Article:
Based on an all-new alloy hull, Southern Pacific’s Cormorant 550 was conceived as a versatile all-rounder, to cater for the recreational as well as the tender market. Not only does it look the part, but it also performs even better than the previous GRP hull based model and is better finished.
When Kiwi Yachting brought the Southern Pacific business about three years ago, one of the initial considerations was to look at the hulls being used, especially the models over 5m. While nearly all were fibreglass, the new owners wanted something more rugged, lighter and suitable for the Kiwi owner.
“Obviously aluminium was the answer, so we set about having new hulls designed that specifically suited each model”, says Tristan Campbell, Marketing Manager for Kiwi Yachting.
The design by Dibley Marine Group follows a brief from Kiwi Yachting for durability, weight reduction, and a dry and stable ride with stability at rest. Dibley had done work on Southern Pacific’s previous models hence the natural connection.
“The 550 had to be light, dry and stable for variable NZ coast conditions and the ride had to be smooth and manoeuvre easily at speed with no vices”, says Dibley.
The result was the 550 and though the design is under the Dibley Design name, it was a true team effort from everyone at Kiwi Yachting and Southern Pacific who all had input into the brief and final result.
“As a designer, it was one of those fun projects where the client knew what they wanted and I was easily able to implement their wishes into an actual model,” adds Dibley.
Southern Pacific wanted a versatile, go anywhere boat in the 5m-6m range. The result is the Cormorant Series, which the Cormorant 550 is the mid size of three models. Only real difference is the size, 5m (Cormorant 500), 5.5m (Cormorant 550) and 6m (Cormorant 600). The Cormorant series are all designed to be multi-purpose and suitable for diving, fishing, water-skiing, or as a yacht tender.
The 22-deg deadrise alloy plate is 4mm (except the 6mm transom) and computer cut for production. The 80-litre alloy fuel tank in the centreline bilge is constructed of one 3mm plate that is rolled with the top and ends added separately. Two baffles are used to divide the fuel tank into four sections.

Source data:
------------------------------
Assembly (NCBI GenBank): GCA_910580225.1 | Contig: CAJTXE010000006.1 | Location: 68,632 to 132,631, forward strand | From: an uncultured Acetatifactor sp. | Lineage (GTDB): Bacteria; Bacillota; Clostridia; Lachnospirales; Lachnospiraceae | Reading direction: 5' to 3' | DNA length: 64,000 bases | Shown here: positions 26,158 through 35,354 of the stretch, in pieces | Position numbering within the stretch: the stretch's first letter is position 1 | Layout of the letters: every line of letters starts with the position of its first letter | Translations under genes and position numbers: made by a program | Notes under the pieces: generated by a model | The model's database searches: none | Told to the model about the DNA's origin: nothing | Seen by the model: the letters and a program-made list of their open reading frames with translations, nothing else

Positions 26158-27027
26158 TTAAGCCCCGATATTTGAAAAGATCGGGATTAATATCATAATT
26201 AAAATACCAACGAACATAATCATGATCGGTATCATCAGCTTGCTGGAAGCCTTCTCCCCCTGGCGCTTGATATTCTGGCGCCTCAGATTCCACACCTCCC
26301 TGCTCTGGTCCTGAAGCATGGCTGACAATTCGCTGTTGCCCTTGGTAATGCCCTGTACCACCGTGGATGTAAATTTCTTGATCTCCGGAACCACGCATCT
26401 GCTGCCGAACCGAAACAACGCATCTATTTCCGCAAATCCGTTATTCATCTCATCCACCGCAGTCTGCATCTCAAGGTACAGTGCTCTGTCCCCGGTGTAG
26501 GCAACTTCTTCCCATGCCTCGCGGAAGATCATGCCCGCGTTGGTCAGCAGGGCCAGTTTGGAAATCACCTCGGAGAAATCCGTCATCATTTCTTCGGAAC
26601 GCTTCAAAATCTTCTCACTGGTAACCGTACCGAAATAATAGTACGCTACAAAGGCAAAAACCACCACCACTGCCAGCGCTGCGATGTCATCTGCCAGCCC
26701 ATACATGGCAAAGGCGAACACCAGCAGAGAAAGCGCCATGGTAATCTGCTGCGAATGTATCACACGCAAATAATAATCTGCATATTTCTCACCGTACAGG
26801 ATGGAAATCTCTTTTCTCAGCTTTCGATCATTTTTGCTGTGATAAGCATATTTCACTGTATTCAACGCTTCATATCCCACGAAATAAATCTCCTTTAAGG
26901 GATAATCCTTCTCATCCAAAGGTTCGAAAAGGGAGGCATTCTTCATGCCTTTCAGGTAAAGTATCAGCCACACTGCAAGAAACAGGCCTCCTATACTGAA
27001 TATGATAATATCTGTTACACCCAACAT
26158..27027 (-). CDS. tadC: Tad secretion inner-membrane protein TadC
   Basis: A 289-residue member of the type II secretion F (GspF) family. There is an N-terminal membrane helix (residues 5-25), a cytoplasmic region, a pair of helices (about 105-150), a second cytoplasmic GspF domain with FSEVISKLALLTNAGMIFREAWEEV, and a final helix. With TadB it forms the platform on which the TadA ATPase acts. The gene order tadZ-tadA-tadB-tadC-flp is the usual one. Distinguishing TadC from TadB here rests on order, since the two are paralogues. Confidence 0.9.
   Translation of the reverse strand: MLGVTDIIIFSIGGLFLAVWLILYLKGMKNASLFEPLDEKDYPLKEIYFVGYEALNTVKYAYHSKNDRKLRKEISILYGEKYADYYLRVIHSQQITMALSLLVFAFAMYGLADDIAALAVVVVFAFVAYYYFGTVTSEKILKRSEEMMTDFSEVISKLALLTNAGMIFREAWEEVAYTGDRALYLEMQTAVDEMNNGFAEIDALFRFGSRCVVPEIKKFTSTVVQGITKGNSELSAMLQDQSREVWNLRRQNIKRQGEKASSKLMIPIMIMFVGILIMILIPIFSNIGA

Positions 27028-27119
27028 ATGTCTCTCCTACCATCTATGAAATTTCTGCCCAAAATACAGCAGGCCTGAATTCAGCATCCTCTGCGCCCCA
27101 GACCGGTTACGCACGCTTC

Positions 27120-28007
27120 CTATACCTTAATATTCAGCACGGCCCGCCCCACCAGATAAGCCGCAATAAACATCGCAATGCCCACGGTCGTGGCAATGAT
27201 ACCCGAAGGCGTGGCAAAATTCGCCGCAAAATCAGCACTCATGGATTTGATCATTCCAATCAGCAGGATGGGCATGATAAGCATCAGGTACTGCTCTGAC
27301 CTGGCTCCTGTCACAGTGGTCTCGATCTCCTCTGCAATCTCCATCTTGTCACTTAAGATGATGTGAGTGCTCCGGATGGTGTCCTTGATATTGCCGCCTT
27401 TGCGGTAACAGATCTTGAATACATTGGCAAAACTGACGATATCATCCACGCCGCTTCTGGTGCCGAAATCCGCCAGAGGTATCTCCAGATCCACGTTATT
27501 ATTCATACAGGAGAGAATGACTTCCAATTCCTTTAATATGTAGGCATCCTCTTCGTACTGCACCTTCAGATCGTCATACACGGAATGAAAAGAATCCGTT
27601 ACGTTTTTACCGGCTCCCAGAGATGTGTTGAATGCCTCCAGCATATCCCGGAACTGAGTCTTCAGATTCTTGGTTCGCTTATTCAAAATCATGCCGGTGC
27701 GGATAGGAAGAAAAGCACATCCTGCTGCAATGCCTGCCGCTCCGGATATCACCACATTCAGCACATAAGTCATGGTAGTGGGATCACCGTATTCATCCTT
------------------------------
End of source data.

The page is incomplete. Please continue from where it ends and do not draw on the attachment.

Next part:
The thermally welded Valmex PVC tubes, which are glued to the alloy hull, are all cut digitally from a CAD machine so the accuracy is 100%. “When we took over the company everything was cut by hand, which is not only time consuming but also leads to inaccuracies. Going with the CAD system means every boat is the same with finite tolerances that ensure perfection on every panel”, says Tristan.
Colour options in the Valmex are grey in a three different tones, but if you go for the Hypalon option, you can have just about any colour you like.
The Cormorant 550 tubes almost look like they came out of a mould, they are that good! A unique feature on the 550 is the double laminate rear black panels that offer extra durability in the high usage aft areas. It’s where you might attach a Dixon wrap-around ladder. Southern Pacific offer the option of taking the double laminate further forward on the top of the tubes if you want a more durable surface.
The tubes are constructed with five chambers and the width tapers from 0.43m forward to 0.5m aft. This is a very buoyant and stable boat and ideal for divers. Tristan is quick to point out that the tubes on the 550 are more than just fenders and specifically designed for stability at rest and acting as buoyancy when cornering.
Southern Pacific rates the Cormorant 550 to 90hp, with 70hp being the recommended option. Top speed on a reasonably calm but wind swept Auckland Harbour was 32 knots (25.4 mph). Being such a light boat, even with two crew and a full tank of gas, the Cormorant 550 is quick to plane and reaches maximum rpm rapidly. It’s a fun boat to drive and relatively dry. Well as dry as a centre console RIB can be when it’s wet and windy.